Matt Mullenweg’s open-source blog and content management platform, WordPress, has grown into one of the most dominant and powerful tools on the web. In addition to leading development of the projects, he’s the CEO and founder of Automattic, which makes products that add value on top of the WordPress ecosystem and reach over one billion people per month.
Elliott Adams: Can we start by you sharing some quick background on WordPress and Automattic?
Matt Mullenweg: WordPress was, and still is, an open-source project. Years after WordPress started, I founded Automattic. Automattic was bootstrapped for probably the first six or seven months. Then, we raised an initial round of about $1 million. That was in 2006, and I brought in Tony Shatter to be the CEO. Then, in 2008, we raised a larger round of $28 million, and then in 2014, we did $160 million into the company.
EA: Are your acquisitions and products complementary in terms of how they function or the ethos of how the software's built? What's the driving thesis for you guys?
MM: We've done a few things over the years, but right now, we're focused in three main areas: WordPress, Jetpack, and WooCommerce. WordPress.com allows us to host WordPresses from all over the world and give people a really easy place to start. Jetpack is basically that, but it’s for all of the people who host someplace else, like GoDaddy, BlueHost, Amazon Web Services . . . wherever they might be. Then finally, WooCommerce is an e-commerce platform on top of WordPress. Even though it's very young, it has been extremely successful. That was our biggest acquisition thus far, with fifty-five people joining the company.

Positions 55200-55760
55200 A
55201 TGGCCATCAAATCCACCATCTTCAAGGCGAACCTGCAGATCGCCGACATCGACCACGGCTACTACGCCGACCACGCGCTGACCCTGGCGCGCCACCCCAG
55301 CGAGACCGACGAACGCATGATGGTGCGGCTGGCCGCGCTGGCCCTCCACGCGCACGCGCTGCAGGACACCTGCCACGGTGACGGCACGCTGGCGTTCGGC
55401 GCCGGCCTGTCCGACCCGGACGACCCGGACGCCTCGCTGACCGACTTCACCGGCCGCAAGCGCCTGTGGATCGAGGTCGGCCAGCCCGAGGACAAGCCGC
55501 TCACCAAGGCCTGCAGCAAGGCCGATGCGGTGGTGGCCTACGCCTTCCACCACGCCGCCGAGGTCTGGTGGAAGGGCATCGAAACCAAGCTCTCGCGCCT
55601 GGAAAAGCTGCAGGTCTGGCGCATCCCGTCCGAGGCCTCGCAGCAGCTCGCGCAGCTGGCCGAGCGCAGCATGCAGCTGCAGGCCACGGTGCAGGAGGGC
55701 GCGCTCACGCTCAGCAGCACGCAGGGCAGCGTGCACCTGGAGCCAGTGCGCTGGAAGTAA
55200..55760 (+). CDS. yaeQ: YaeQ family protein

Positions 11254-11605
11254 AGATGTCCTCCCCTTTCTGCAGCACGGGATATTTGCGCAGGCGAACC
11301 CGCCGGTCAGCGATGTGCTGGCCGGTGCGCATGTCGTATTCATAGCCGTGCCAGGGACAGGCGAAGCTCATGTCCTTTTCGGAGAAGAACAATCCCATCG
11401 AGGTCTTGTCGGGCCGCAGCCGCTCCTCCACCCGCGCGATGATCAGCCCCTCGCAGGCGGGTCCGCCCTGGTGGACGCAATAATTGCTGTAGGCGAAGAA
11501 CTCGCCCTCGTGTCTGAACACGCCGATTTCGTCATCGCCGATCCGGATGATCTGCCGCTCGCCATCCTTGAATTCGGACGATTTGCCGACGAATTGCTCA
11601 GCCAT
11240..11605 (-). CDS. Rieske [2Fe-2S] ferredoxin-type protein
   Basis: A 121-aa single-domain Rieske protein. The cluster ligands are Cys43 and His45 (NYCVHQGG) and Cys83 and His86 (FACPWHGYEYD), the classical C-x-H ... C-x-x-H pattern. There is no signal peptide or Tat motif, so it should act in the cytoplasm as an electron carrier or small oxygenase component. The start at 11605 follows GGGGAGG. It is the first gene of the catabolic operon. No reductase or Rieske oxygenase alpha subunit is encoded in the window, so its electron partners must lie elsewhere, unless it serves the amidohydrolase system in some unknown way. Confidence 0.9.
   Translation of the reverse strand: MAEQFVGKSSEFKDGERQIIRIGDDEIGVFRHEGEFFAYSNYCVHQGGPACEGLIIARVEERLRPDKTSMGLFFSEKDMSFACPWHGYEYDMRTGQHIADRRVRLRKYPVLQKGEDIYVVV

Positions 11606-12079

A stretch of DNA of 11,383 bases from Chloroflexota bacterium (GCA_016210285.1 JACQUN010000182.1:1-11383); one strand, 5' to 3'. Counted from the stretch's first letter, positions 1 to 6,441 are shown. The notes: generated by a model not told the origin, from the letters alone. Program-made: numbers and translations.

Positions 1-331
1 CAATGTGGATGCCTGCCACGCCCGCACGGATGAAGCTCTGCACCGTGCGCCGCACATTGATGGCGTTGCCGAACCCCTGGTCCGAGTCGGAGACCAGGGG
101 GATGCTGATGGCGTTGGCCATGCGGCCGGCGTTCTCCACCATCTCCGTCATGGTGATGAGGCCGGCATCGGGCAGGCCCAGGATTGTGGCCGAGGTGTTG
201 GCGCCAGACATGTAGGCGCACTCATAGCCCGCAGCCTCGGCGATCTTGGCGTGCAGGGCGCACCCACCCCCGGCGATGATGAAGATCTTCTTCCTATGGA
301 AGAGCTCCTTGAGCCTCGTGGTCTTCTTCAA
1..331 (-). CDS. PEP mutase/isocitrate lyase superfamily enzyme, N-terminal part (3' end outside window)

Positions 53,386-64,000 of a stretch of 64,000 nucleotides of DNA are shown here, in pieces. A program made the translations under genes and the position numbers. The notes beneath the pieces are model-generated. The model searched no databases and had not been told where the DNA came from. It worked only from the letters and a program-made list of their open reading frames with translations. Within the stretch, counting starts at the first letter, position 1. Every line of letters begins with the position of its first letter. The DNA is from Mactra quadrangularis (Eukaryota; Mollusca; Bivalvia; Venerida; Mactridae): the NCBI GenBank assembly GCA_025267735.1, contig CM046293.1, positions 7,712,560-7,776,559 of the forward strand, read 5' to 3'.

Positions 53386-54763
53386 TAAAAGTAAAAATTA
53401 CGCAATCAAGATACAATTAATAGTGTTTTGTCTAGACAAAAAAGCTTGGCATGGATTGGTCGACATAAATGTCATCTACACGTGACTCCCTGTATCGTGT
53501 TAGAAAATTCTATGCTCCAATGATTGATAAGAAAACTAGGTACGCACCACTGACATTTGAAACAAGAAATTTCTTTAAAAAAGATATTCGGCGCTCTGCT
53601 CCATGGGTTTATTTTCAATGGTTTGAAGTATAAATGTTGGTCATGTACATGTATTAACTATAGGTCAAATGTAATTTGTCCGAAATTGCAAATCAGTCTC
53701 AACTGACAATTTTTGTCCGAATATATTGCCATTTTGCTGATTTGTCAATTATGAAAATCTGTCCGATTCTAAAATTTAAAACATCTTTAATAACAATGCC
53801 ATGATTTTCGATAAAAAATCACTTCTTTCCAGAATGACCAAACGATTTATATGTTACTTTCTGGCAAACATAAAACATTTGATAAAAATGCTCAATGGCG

EA: Wow, that's huge. How do those products fit into the WordPress family?
MM: It's all WordPress and stuff that makes WordPress better. If it's WordPress related, I either invest or acquire it or whatever through Automattic. Then through my seed fund, Audrey, it's all things that I may want to be working on if I wasn't doing WordPress.
EA: Why did you choose those things that you are working on?
MM: I really love publishing and this idea of democratizing publishing and giving people a voice online. I believe that humans are fundamentally good, and that the more communication we have and the more you allow people to share their thoughts, of course some bad stuff happens, but it ultimately makes the world a better place and brings us closer together. I was into that when I was nineteen, fourteen years ago, and I think it is even more important now, as I round my thirties.
EA: There are always these big, crazy stats that about 20 or 40 percent, or some crazy number, of the web runs on WordPress. It’s a great success for you guys. What do you see as the outlook for the so-called open web?
MM: I think that the open web is really more important than ever, because as people come online, they might have their training-wheel platforms that are somewhat closed, but ultimately, people express themselves in very unique ways. Once you have a taste of freedom, it's hard to return to the previous state of mind. I feel like the inevitable march on the web is not a straight line. Progress is not always a straight line, but it's towards more freedom, towards more openness, towards more inter-connected systems, because these are the things that the web is really good at. There are companies which have created incredible centralized systems—Facebook, Google, etc.—but when you look at them, what do they have to do to make that work? The countless billions in infrastructure and data centers and running fiber under oceans and everything. It's valuable, because they're able to centralize things, but that's not how the web is natively. Over time, I think things that are more the approach of Bitcoin or WordPress or IPFS—the Interplanetary File System—or email are more the things that thrive, again, over several decades.